The following city halls aren’t shining examples of beautifully designed buildings, but they do possess unique characteristics that make them very distinct from your typical city hall. Their boldness and courage in attempting to become more than just the usual civic building means they deserve a spot on this list too, for better or worse.
Antipolo City Hall
The most prominent part of the building are the turret like ornaments that crown the columns, giving the impression of a Medieval castle. The elevations are symmetrical with the main entry capped by a pediment and the concrete balconies adorned with bold horizontal strips of concrete. There is a combination of prominent elements, and it’s a bold experimentation, but in this case, the building would have been best served with a single unifying style.
Dapitan City Hall
Looks vaguely French, with a roof shaped like the Menagerie of Versailles. There is a playfulness to it’s design that recalls a theme park, with its exaggerated balusters, large green tinted windows and decorative bowls with lamps. The building is situated next to a body of water, which could offer picturesque views but it seems there is no visual connection offered.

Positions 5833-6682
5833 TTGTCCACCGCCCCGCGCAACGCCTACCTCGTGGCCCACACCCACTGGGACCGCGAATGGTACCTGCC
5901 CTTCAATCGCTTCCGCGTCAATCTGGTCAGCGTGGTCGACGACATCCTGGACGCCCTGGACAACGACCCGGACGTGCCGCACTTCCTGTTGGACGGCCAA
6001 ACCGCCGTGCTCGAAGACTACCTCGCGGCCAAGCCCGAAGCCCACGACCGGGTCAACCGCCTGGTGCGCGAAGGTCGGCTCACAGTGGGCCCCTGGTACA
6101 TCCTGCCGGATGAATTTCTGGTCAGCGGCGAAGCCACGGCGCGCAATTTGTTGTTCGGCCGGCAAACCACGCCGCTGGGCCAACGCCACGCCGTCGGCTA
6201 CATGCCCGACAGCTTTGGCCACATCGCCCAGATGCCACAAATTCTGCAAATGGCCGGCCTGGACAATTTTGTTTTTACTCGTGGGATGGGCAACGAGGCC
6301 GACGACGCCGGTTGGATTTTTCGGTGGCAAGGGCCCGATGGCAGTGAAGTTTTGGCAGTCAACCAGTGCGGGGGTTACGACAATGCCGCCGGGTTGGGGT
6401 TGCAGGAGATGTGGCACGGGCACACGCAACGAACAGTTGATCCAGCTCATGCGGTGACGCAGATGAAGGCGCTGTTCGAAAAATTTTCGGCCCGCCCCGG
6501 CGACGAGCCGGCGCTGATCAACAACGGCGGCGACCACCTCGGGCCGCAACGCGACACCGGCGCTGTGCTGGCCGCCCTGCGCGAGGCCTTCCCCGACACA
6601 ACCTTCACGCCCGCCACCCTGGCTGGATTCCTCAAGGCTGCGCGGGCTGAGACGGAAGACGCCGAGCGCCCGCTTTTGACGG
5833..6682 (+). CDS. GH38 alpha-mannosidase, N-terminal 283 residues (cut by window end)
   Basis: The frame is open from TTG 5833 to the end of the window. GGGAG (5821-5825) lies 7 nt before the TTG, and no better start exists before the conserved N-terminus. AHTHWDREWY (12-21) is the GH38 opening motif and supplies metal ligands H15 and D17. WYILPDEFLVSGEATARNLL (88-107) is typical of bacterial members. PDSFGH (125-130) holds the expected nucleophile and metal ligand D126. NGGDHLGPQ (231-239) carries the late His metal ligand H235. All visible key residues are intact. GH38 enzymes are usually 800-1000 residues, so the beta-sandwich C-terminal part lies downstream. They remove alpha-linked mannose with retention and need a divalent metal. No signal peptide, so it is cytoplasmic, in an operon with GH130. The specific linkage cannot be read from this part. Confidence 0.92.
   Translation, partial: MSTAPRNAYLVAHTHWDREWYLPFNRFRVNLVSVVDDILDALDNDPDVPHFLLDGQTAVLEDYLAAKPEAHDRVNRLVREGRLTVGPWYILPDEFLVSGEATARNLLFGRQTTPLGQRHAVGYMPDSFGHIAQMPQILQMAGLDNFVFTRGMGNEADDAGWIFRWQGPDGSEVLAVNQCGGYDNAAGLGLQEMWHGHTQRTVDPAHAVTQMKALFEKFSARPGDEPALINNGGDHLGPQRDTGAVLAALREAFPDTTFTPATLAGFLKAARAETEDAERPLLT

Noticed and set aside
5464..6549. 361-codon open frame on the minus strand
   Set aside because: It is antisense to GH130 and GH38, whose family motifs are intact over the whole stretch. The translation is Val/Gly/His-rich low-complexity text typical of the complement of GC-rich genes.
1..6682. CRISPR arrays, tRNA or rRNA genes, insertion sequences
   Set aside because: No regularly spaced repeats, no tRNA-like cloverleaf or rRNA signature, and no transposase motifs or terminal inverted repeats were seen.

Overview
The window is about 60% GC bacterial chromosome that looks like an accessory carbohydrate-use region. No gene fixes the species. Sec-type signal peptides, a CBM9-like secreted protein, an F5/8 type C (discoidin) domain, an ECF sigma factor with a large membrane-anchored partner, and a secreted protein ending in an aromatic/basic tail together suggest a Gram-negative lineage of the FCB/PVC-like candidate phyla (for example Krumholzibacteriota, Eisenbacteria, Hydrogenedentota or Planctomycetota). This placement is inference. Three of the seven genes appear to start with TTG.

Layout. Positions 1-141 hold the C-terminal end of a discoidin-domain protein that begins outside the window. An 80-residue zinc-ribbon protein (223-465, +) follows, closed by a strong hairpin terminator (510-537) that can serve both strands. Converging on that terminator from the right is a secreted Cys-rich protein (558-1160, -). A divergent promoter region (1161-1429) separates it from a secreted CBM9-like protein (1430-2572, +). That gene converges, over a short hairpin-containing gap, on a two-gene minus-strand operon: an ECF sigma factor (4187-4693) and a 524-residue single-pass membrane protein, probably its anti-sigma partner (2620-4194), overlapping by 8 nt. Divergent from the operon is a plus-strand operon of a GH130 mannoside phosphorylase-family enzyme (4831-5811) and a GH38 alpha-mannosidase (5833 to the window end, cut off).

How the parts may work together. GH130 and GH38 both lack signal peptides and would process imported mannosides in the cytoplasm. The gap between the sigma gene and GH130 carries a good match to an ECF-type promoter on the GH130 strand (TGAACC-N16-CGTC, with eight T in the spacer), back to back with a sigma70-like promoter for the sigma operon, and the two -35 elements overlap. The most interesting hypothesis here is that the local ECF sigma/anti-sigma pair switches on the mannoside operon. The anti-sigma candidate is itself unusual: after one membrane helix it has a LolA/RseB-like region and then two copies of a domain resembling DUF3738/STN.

San Fernando City Hall
Designed like a row of townhouses this building boldly employs Baroque-like elements. A lot of attention was given to the facade, with a merry mix of rounded pediments punctuated by Ionic columns topped by dentils and underlined by heavy cornices, an ornate fence decorating the front and a stylized pediment capping the façade. San Fernando is a city familiar with neoclassical and baroque designs as they often use them in their export furniture so in a way this is a reflection of the city’s culture and industry. An increase in height would have resulted in better scale and proportion.
Tagum City Hall
Post modernist in approach and notable for its design bravura, this city hall combines a multiplicity of disc-like geometries, prominent volumes, and bold, even surprising elements like the suspension cable system that seems to hold up the roof. A little over-designed perhaps but may be aspirational, for the ambitions and goals of the city. See the actual building here.